Not much to share. My husband was off work for two days as they were rained out of harvest. I don’t know about anyone else, but I don’t get any art done while he’s around. :=) Saturday we just worked around here, then took off for Harrisburg to shop at a different Walmart (I go to the local one more times than I care to count) and to eat Chinese and visit Radio Shack. Sunday I yelled at the kids in class at church ’cause they just wouldn’t shut up. They seem to think every time the teacher isn’t talking, it’s their turn. I still love ’em, God bless their little hearts, but some days I could just scream. They are very social little people. After that, home for lunch and the Traditional Sunday Afternoon Nap. I love that part.
Today, I am getting ready to leave tomorrow. My friends Susan and Robin will be driving home from Houston tomorrow. I am driving home to visit quilt guild, see a friend for her birthday, see my niece and nephew and maybe take them out for dinner, and then catch up with Susan and Robin. I will spend the night and we’ll party on Wednesday!! I do have to teach sewing this afternoon and make sure hubby has food, but I am looking forward to a couple of days’ break in the routine of life. We filled up the gas tank in the van for $2.59/gal. Woohoo! I couldn’t believe the cost was only $45. (It doesn’t take much to make me happy.) How boring my life must seem to most of you.
I’ve made my decision for entering “..Sticks and Stones…Words…” and I won’t be entering it in any shows that prohibit prior posting on a blog, so here is the finished (I think, but who knows?) piece. It’s very possible it could evolve from here. It measures 33″ x 42″, the largest piece I’ve done in quite awhile.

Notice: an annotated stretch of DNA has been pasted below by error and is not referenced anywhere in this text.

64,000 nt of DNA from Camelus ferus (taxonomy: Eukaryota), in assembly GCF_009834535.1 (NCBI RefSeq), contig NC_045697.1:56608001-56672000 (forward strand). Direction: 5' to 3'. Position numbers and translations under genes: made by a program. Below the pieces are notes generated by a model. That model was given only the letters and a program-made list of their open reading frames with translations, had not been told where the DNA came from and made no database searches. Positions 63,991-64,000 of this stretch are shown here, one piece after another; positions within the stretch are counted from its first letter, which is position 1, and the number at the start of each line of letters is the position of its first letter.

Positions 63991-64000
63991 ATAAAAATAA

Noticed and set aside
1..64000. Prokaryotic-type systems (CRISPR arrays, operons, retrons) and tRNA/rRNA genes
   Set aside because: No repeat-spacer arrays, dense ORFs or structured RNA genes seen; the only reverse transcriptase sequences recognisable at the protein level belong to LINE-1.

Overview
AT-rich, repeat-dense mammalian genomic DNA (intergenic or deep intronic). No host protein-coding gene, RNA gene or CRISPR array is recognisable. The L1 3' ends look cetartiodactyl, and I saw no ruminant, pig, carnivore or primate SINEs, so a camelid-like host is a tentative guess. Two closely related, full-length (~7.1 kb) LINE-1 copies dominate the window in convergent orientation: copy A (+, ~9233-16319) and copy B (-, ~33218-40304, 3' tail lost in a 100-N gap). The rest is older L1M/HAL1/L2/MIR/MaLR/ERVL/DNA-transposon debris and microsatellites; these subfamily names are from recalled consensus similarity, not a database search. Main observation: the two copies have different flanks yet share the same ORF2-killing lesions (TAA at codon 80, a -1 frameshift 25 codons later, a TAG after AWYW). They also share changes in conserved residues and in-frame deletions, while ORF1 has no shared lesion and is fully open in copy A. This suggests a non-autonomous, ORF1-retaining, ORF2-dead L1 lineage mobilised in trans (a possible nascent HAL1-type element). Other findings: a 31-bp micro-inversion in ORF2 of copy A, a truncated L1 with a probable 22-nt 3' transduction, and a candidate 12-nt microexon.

I quilted “But Words Will Never Hurt Me” quite easily (see closeups below). I used 100% cotton batting and a hand dyed cotton backing. I usually use a needle made for quilting by Schmetz or a Microtex needle; these are sharp needles. Not having many Microtex needles, I used a size 11 quilting needle. The quilting part went fine. I ran into trouble when I went to sew the folded binding down. On the Bernina, the thread kept breaking. OK..change needles. The thread still broke and the needle seemed to have trouble going through the cloth, even stopping entirely. This has not happened to me before. I had broken two needles previously, so I thought perhaps the timing was off. It pieced two pieces of cloth together with no problem, so that’s not it. I put the Bernina away and got out the Featherweight to see if there was any difference. It too would sew a couple of inches and then stop and the needle would not pierce the fabric. I posted a Help email to the quiltart list and got several suggestions… use larger needles, use a different thread, use a Microtex 14 or topstitch needle. Walmart had no topstitch needles and I only had a Microtex 12. And I live an hour from any quilt shop.